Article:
About what they will have to do with a tiny laser gun inside my body, I will say no more at this time.  Especially as the lovely Raquel will not be involved.
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Bidet. Marked the occasion with a visit to the urologist, and will celebrate Mardi Gras with a CAT scan. We are going after the same stone or stones as three years ago, when we were distracted by the discovery of a malignant tumor. At the moment I am a bit flaky with codein, not that you would notice. I wonder whether lithotripsy is the big deal it was back in '89, when the result put me off red wine for months. Weeks, anyway.

I noticed a new 'blog quoting Abouna Barak (that is how you say Papa Benedetto, isn't it?) mentioning the anniversary of the appearance of the MHT to Alponse Ratisbonne. With any luck his (AR's) cousins missed it. Wouldn't want to tread on any sensitive corns, would we?

And a quote from a former neighbor (though before my time), whose reputed townhouse across the street is the Hineni Cultural Center: You're never too old to get younger.

Pain pill good. Excuse to write stuff I don't have to worry about selling.

Did I mention the wonderful roast pork shank at Zum Schneider, the one with the liter of Aventinus?

Cheers, all.
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A couple of weeks ago some of the very hip were celebrating Christmas at the movies, dragging their kids to a fantasy in which the good children take on an evil empire called the Magisterium originally intended to look very much like the Roman Catholic Church, though the filmmakers decided it would be more profitable to blur the likeness more than a bit. The movie was an expensive flop, and deserved to be. It's one thing to insult a major world religion -- it happens all the time. It's quite another to insult your audience, all of your audience equally, by acting like you're ashamed of your real convictions. Especially when the issues of the Church and the Enlightenment are very real even now.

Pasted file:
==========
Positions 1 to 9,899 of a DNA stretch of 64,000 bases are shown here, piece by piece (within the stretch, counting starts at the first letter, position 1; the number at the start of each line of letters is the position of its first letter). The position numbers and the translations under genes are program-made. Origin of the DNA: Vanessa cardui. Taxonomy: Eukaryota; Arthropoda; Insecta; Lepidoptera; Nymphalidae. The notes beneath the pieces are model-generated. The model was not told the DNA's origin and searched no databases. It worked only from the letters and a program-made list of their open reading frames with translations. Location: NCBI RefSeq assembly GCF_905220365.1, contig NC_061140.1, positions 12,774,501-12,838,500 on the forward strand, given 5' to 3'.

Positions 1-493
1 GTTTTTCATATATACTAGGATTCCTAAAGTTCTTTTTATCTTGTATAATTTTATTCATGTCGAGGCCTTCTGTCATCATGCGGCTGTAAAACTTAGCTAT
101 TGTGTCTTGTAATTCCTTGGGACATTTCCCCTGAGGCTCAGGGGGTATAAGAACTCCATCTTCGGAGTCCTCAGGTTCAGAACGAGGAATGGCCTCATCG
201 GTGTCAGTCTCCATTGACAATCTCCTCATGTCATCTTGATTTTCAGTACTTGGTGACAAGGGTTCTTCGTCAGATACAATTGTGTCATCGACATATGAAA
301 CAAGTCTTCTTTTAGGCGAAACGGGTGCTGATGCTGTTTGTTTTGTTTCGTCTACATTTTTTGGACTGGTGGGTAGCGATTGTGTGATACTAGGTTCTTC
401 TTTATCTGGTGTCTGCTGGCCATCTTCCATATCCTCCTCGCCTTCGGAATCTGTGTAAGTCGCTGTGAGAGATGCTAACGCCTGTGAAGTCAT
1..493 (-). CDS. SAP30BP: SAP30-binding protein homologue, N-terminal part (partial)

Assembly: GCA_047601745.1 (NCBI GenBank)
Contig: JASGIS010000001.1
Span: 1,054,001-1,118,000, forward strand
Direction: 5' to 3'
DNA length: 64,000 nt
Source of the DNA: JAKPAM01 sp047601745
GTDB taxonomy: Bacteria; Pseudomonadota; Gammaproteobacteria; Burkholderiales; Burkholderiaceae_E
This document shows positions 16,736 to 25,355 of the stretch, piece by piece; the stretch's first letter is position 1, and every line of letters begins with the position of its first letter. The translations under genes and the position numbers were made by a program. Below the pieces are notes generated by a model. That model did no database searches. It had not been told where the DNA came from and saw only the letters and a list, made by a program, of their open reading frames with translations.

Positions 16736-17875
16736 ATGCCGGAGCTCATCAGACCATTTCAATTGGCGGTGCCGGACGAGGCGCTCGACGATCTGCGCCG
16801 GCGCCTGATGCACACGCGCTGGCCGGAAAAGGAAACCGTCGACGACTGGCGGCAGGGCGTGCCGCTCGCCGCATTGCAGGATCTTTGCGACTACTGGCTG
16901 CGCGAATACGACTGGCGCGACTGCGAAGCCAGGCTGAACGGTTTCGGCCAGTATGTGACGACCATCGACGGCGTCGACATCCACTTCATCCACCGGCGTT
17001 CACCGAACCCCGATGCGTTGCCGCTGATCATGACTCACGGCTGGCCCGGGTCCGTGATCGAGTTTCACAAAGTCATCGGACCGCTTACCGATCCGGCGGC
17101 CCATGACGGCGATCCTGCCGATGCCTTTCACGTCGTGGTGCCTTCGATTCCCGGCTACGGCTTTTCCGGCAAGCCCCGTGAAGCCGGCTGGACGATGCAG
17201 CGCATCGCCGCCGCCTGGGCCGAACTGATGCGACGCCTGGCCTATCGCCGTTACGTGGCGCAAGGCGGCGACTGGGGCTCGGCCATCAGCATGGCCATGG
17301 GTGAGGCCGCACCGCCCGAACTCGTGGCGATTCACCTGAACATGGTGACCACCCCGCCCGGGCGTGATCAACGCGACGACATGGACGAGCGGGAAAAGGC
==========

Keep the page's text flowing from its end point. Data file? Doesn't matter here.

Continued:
About a month and a half before that the real Church held up for public admiration and imitation a man who had been for many years under the suspicion of the real Magisterium, or at least what used to be called the Inquisition, a man whose love of liberty, and intellectual acumen in making the case for freedom, were so intense that he had recently won the praise of The Freeman, a journal of opinion more libertarian than, well, than Ron Paul.

As they used to say at the Stadium, and probably still do, You can't tell the players without a scorecard.

If freedom interests you (and it should), or the Christian faith (I hope it does), give us a little click here, and feel free to leave a comment if you like.

http://www.takimag.com/site/article/blessed_libertarian/

Cheers

Frank
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I have taken a short break from philosophy, theology, and the politics
of high culture to infiltrate the young elite's corner of cyberspace
-- as those of you who know me there are already well aware. In my
latest dispatch I lift up the corner of the blanket of silence that
shrouds the conservative, reactionary, libertarian, monarchist, and
Jacobite underground of Facebook. Click here if you dare, and comment
if you will:

http://www.takimag.com/site/article/right_face/